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Champion Al-Attiyah shooting for his sixth Dakar title

2 min

Nasser Al-Attiyah hopes to be shooting for a medal at his seventh Olympics later in the year but the Qatari's immediate sights are set on winning the Dakar Rally for the sixth time and third in a row.

Rallying - Dakar Rally - Alula, Saudi Arabia - January 3, 2024 Nasser Racing's Nasser Al-Attiyah at Dakar camp Reuters/Hamad I Mohammed

Nasser Al-Attiyah hopes to be shooting for a medal at his seventh Olympics later in the year but the Qatari's immediate sights are set on winning the Dakar Rally for the sixth time and third in a row.

The 53-year-old rally driver, a skeet (clay pigeon) bronze medallist at the 2012 Games, has yet to qualify for Paris but sets out on Friday as a favourite at the wheel in the Saudi desert.

Al-Attiyah and co-driver Mathieu Baumel have switched from Toyota to Prodrive in the top car category and can become the first to win the Dakar with four different constructors.

The Qatari's 'Nasser Racing' Hunter T1+ will be the same as that driven by France's nine times world rally champion Sebastien Loeb for the Bahrain Raid Xtreme team.

Loeb, who has finished runner-up for the past two years, will be both team mate and main rival.

"Over the years I have won with three different manufacturers in Rally Raid, but to win with a fourth car is a big target for us," said Al-Attiyah, who won in 2011 with Volkswagen, 2015 with Mini and in 2019, 2022 and 2023 with Toyota and will race for Renault-owned Dacia next year.

Only two others have won three car Dakars in a row -- Finland's Ari Vatanen in 1989-1991 and Frenchman Pierre Lartigue from 1994-96.

"We have a good feeling, we won the first race we competed with the Hunter in Dubai (in November)," said Al-Attiyah last month.

"We just need to learn a little bit and prepare ourselves mentally with the new teams. I think we can do it."

Young Californian Seth Quintero has joined the five car Toyota factory team in the top T1+ category alongside South Africa's 2009 winner Giniel de Villiers and Saudi Arabia's Yazeed al Rajhi.

Three times Dakar winner Carlos Sainz, the 61-year-old father of the Ferrari Formula One driver, returns with Audi as does France's record 14 times winner Stephane Peterhansel, 58.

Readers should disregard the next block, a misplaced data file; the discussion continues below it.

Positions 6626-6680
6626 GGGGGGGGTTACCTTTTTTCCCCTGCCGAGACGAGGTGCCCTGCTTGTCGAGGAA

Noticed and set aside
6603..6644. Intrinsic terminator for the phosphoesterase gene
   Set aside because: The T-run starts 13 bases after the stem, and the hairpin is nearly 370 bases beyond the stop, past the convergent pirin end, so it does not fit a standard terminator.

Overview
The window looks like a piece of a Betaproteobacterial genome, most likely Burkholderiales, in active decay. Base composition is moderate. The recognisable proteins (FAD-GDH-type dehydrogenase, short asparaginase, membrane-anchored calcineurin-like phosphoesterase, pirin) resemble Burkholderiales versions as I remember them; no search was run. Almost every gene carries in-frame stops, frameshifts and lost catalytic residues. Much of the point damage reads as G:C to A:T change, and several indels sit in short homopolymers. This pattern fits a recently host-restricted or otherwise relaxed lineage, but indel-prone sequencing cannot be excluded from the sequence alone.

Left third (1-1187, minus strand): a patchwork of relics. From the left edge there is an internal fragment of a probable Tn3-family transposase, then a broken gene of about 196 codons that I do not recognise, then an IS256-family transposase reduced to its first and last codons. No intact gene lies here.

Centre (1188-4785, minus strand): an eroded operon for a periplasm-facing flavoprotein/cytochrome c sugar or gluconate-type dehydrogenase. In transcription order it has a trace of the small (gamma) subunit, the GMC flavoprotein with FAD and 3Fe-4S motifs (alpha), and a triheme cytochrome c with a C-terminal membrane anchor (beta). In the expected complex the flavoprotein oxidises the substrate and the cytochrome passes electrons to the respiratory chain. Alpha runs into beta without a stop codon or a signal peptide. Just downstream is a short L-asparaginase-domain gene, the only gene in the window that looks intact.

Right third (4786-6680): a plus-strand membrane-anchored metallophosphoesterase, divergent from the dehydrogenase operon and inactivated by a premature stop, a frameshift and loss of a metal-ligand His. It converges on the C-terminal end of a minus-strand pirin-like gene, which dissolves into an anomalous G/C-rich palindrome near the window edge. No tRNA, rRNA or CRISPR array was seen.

Audi will again be bidding to become the first to win with an electric-hybrid car.

Ford will be making its Dakar debut as a constructor with Spaniard Joan 'Nani' Roma, an overall winner on two wheels in 2004 and with Mini in the car category in 2014.

Saudi Arabia's Dania Akeel joins Spaniards Cristina Gutierrez and Laia Sainz as top female entrants.

Argentina's Kevin Benavides, the defending champion in the motorcycle category with KTM, will be chasing a third title after recovering from a recent leg injury.

The 46th edition of the rally, held in Saudi Arabia for the fifth time, features a prologue and 12 stages spread out over 7,891km from Alula in the north to Yanbu on the Red Sea.

The big novelty is a 48-Hour Chrono Stage in which contenders race through the kingdom's Empty Quarter with marathon stage restrictions and eight different bivouacs.

The Empty Quarter action also features separate tracks for the cars/trucks and motorcycles/quads to put a premium on navigation skills and remove the possibility of car drivers following the bikes.

The rally began in 1978 as a race from Paris across the Sahara to the Senegalese capital but switched to South America in 2009 for security reasons. It moved to Saudi Arabia in 2020 and is now the flagship of the FIA world rally-raid championship.

Reporting by Alan Baldwin in London, editing by Pritha Sarkar



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